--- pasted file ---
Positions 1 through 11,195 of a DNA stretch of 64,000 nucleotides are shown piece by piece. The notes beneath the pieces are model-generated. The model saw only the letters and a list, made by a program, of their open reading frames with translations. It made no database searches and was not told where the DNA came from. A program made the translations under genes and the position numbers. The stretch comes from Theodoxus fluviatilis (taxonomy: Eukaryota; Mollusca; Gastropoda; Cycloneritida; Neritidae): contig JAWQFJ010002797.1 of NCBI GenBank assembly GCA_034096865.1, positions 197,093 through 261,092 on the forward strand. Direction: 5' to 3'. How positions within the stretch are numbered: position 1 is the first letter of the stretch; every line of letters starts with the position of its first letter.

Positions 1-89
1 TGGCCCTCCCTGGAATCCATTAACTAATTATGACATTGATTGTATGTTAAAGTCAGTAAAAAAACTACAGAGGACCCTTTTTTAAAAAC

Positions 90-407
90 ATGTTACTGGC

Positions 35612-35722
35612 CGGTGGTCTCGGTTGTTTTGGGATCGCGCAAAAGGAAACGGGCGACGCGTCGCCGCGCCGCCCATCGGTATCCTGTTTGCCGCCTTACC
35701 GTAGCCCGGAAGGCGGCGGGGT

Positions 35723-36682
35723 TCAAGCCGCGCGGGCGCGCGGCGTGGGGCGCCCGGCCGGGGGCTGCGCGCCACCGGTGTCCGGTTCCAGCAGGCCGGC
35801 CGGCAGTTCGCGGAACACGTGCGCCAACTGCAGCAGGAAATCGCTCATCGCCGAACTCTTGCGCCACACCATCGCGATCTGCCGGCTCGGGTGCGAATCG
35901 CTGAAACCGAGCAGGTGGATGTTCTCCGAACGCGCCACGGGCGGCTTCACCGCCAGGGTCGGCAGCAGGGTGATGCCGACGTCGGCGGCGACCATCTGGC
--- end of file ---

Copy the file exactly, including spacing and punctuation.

Positions 1 through 11,195 of a DNA stretch of 64,000 nucleotides are shown piece by piece. The notes beneath the pieces are model-generated. The model saw only the letters and a list, made by a program, of their open reading frames with translations. It made no database searches and was not told where the DNA came from. A program made the translations under genes and the position numbers. The stretch comes from Theodoxus fluviatilis (taxonomy: Eukaryota; Mollusca; Gastropoda; Cycloneritida; Neritidae): contig JAWQFJ010002797.1 of NCBI GenBank assembly GCA_034096865.1, positions 197,093 through 261,092 on the forward strand. Direction: 5' to 3'. How positions within the stretch are numbered: position 1 is the first letter of the stretch; every line of letters starts with the position of its first letter.

Positions 1-89
1 TGGCCCTCCCTGGAATCCATTAACTAATTATGACATTGATTGTATGTTAAAGTCAGTAAAAAAACTACAGAGGACCCTTTTTTAAAAAC

Positions 90-407
90 ATGTTACTGGC

Positions 35612-35722
35612 CGGTGGTCTCGGTTGTTTTGGGATCGCGCAAAAGGAAACGGGCGACGCGTCGCCGCGCCGCCCATCGGTATCCTGTTTGCCGCCTTACC
35701 GTAGCCCGGAAGGCGGCGGGGT

Positions 35723-36682
35723 TCAAGCCGCGCGGGCGCGCGGCGTGGGGCGCCCGGCCGGGGGCTGCGCGCCACCGGTGTCCGGTTCCAGCAGGCCGGC
35801 CGGCAGTTCGCGGAACACGTGCGCCAACTGCAGCAGGAAATCGCTCATCGCCGAACTCTTGCGCCACACCATCGCGATCTGCCGGCTCGGGTGCGAATCG
35901 CTGAAACCGAGCAGGTGGATGTTCTCCGAACGCGCCACGGGCGGCTTCACCGCCAGGGTCGGCAGCAGGGTGATGCCGACGTCGGCGGCGACCATCTGGC